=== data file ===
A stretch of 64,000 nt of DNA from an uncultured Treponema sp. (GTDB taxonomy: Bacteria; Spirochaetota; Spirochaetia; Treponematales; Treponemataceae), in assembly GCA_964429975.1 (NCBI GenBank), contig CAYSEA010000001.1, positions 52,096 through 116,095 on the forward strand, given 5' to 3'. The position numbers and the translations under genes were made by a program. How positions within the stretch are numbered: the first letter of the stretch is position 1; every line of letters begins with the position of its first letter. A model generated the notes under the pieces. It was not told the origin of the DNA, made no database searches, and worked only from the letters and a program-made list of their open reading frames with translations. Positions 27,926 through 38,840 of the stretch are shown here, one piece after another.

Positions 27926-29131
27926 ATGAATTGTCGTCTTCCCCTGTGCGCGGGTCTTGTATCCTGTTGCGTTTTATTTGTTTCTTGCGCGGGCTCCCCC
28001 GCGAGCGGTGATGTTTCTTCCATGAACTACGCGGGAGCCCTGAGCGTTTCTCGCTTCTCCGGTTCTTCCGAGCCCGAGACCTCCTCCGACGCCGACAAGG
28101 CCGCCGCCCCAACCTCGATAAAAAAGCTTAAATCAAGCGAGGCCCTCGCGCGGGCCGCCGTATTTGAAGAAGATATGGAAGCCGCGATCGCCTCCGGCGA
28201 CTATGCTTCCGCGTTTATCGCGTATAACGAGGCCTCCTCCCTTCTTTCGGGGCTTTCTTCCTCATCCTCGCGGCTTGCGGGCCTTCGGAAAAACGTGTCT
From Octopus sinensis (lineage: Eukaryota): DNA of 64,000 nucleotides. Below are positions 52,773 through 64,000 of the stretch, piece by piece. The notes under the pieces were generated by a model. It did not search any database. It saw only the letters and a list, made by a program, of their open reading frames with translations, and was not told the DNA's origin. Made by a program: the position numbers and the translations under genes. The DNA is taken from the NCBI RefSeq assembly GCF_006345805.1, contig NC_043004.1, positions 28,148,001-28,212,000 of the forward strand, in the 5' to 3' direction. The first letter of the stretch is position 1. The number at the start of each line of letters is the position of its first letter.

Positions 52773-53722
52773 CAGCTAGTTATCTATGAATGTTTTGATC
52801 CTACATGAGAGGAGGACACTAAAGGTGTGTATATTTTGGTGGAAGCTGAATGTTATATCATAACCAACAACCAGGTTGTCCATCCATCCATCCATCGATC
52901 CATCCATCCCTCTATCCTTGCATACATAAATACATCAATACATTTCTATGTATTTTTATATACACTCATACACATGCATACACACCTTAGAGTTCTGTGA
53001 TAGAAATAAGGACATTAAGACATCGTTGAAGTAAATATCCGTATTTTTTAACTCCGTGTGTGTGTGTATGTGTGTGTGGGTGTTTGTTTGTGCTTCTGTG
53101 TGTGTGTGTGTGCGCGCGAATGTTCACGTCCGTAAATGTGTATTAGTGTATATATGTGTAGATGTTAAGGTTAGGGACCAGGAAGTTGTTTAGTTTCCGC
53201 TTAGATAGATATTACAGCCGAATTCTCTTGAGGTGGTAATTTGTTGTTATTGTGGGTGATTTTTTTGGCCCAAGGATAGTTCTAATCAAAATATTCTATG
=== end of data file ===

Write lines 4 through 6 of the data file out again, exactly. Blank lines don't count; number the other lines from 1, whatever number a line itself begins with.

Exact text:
28001 GCGAGCGGTGATGTTTCTTCCATGAACTACGCGGGAGCCCTGAGCGTTTCTCGCTTCTCCGGTTCTTCCGAGCCCGAGACCTCCTCCGACGCCGACAAGG
28101 CCGCCGCCCCAACCTCGATAAAAAAGCTTAAATCAAGCGAGGCCCTCGCGCGGGCCGCCGTATTTGAAGAAGATATGGAAGCCGCGATCGCCTCCGGCGA
28201 CTATGCTTCCGCGTTTATCGCGTATAACGAGGCCTCCTCCCTTCTTTCGGGGCTTTCTTCCTCATCCTCGCGGCTTGCGGGCCTTCGGAAAAACGTGTCT